The actual caffeine content of these varies. Typically, coffee has the strongest dose. Readers need to understand that there two major coffee strains, the Arabica (Coffea arabica) and the Robusta (Coffea canephora). The former has a content of 71 to 120 mg per 150 ml for Arabica coffee while Robusta has 131 to 220 mg. Meanwhile, tea drinks have noticeably lower levels at 32-42 mg per 150 ml. Finally, the content in sodas may range from 32-70 mg per 330 ml.

Studies show that most people consume significant amounts from different sources on a daily basis. For instance, in the United States and Canada, an average person will take in 76 mg of caffeine per day but this can also go up to 210-238 mg. Interestingly, in Finland and Sweden, the daily average exceeds 400 mg per day in Sweden and Finland. 80-100% of the average intake in these countries is from coffee alone. The daily caffeine intake level is up to par with that of the United Kingdom with the difference being that 72% of British intake is from tea.

There are many reasons why this type of headache happens.

Top 5 Causes of Caffeine Headaches

These are:

  1. Withdrawal
  2. Excessive intake
  3. Allergy to using it
  4. Varying consumption
  5. How a person is affected by caffeine

Cures, treatment and symptomsLike with most drugs, prolonged use will inevitably foster a systemic dependence. It is believed to stimulate the brain by blocking out the sleep receptors and giving the user a boost in energy. Consequently, it also expands the size of blood vessels in the brain (the opposite of a barometric pressure headache where blood vessels actually decrease). Unsurprisingly, most migraine medicines contain a bit of caffeine to help increase the drug’s effectiveness.

Once a person’s system gets used to its effects, the brain will also start craving the stimulation it provides. Going for extended periods of time without it will inevitably lead to a withdrawal headache and other symptoms.

What are the symptoms of withdrawal? These can manifest itself in a number of different ways but headaches seem to be the most common complaint for most people. A caffeine headache can either be mild or extremely painful, similar to a migraine.

Milder headache locations of one are characterized by discomfort felt in front and on both sides of the person’s head. You can get a headache after drinking coffee and if the withdrawal symptoms are really bad, then a person might experience migraines. They are noticeably more painful and can be debilitating at times, with some people becoming nauseous and experiencing light sensitivity.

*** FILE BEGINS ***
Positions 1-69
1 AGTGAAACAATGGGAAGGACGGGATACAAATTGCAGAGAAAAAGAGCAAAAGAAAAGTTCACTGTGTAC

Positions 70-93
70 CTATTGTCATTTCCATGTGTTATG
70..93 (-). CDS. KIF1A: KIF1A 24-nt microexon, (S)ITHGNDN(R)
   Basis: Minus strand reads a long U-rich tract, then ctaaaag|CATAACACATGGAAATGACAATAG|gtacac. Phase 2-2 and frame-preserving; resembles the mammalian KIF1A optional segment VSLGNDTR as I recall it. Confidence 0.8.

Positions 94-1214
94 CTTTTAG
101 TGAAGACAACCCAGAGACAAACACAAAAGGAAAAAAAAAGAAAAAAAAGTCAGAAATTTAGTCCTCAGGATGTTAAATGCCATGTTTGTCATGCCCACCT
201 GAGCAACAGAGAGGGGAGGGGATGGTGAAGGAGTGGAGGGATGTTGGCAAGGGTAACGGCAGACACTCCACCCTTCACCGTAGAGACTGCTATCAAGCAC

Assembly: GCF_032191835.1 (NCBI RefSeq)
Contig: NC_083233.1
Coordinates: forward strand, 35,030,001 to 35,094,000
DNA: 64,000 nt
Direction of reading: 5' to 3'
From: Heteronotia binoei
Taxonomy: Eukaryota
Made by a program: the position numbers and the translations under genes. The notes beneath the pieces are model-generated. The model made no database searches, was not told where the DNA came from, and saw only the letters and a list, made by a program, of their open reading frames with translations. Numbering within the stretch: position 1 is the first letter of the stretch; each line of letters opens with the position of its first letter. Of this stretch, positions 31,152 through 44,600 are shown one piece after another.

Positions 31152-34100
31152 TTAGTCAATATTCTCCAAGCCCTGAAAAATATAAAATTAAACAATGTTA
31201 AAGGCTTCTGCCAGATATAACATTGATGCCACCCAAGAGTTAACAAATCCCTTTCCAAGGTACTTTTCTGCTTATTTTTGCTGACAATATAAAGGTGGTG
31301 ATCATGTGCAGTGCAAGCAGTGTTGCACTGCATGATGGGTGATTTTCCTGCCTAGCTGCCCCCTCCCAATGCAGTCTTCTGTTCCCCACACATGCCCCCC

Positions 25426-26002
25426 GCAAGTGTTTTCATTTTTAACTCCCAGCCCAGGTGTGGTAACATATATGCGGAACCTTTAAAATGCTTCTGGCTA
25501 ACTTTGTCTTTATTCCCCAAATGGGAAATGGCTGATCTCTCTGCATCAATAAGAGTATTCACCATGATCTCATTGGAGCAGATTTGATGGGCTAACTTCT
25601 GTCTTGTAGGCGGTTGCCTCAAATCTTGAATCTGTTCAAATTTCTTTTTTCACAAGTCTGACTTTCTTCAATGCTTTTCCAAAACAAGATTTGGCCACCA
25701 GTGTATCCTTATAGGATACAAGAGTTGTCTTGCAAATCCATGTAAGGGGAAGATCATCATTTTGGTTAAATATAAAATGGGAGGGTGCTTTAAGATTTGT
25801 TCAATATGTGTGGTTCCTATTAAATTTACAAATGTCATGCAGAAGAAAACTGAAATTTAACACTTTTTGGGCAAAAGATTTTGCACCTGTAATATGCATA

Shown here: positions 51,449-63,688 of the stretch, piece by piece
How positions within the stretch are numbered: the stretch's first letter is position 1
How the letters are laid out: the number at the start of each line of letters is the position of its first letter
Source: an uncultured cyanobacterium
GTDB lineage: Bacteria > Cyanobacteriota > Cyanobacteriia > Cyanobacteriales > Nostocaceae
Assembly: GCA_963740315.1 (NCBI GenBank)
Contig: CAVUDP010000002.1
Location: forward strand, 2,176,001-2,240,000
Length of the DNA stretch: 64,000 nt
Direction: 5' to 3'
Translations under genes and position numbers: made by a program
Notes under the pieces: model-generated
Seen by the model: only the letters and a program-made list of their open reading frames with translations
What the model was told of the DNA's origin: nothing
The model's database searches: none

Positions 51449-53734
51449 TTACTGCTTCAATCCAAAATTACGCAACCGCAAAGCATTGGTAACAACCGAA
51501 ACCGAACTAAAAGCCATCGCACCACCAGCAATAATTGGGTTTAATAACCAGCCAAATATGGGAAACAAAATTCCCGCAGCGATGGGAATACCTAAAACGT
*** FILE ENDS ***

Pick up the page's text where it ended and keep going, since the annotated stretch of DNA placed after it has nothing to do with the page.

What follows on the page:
How long do they last?

A common question about a caffeine headache is: how long will they last? There is no clear answer, as this will vary from person to person and this is dependent on a number of factors (how much was consumed at one time, are you dehydrated, fatigued etc).

Coffee withdrawal can also lead to feelings of irritability, fatigue, and depression. More often than not, the person will also have difficulty concentrating.

Treatment and Care

There are plenty of ways to cure one. Obviously, sleeping it off is the easiest on the list. Try taking nap or getting a good night’s sleep. For most people, this should be enough to stop the pain and get you back on track. This is because you are essentially hitting the restart button on your brain whenever you go back to sleep. The entire sleeping process is designed to give the body the time it needs to adjust it’s chemistry.

Caffeine headache treatments

Alternatively, you can make use of over-the-counter (OTC) medications for treatment. You have a choice between acetaminophen, ibuprofen, naproxen, and aspirin. Of course, most people find that the pain relief they provide can often be temporary.

Quick relief is also possible with a combination of ice and water. Whenever you have this kind of headache, try putting your hands and feet in warm or cold water. At the same time, take a pack of frozen peas and put it at the base of your skull. After a while, you will notice that the headache is gone.

Another remedy is to drink plenty of water. Instead of having too much coffee throughout the day, substitute it with water. Water has the ability to wear the effects of caffeine. In addition to drinking water, you also need to lower caffeine consumption for optimal results.

Withdrawal

However, it is vital that readers understand a caffeine headache are just one part of the entire withdrawal process. It is wholly unsustainable for a person to sleep for most of the day whenever they feel one coming. Similarly, constantly taking too many pain medications can create a whole new addiction problem. Treating only one aspect of the problem is not as effective as finding a solution to the root of the problem.